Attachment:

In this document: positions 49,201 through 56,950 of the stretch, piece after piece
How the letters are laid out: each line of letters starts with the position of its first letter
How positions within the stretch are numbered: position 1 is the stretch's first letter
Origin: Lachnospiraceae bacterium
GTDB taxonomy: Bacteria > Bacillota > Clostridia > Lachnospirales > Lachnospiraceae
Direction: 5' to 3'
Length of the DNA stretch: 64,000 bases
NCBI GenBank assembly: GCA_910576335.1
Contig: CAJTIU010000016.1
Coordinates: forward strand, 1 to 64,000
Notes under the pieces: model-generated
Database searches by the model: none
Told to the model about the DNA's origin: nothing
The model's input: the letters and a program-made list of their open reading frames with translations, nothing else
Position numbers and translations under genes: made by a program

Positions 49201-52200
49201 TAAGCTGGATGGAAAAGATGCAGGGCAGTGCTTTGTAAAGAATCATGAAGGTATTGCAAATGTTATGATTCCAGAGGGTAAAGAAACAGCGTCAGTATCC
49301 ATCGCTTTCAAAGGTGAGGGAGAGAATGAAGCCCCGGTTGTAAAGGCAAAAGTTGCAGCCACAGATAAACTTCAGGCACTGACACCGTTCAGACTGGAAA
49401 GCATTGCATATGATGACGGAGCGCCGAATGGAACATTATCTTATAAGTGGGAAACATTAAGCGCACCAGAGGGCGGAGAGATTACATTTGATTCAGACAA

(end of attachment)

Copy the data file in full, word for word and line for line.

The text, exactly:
In this document: positions 49,201 through 56,950 of the stretch, piece after piece
How the letters are laid out: each line of letters starts with the position of its first letter
How positions within the stretch are numbered: position 1 is the stretch's first letter
Origin: Lachnospiraceae bacterium
GTDB taxonomy: Bacteria > Bacillota > Clostridia > Lachnospirales > Lachnospiraceae
Direction: 5' to 3'
Length of the DNA stretch: 64,000 bases
NCBI GenBank assembly: GCA_910576335.1
Contig: CAJTIU010000016.1
Coordinates: forward strand, 1 to 64,000
Notes under the pieces: model-generated
Database searches by the model: none
Told to the model about the DNA's origin: nothing
The model's input: the letters and a program-made list of their open reading frames with translations, nothing else
Position numbers and translations under genes: made by a program

Positions 49201-52200
49201 TAAGCTGGATGGAAAAGATGCAGGGCAGTGCTTTGTAAAGAATCATGAAGGTATTGCAAATGTTATGATTCCAGAGGGTAAAGAAACAGCGTCAGTATCC
49301 ATCGCTTTCAAAGGTGAGGGAGAGAATGAAGCCCCGGTTGTAAAGGCAAAAGTTGCAGCCACAGATAAACTTCAGGCACTGACACCGTTCAGACTGGAAA
49401 GCATTGCATATGATGACGGAGCGCCGAATGGAACATTATCTTATAAGTGGGAAACATTAAGCGCACCAGAGGGCGGAGAGATTACATTTGATTCAGACAA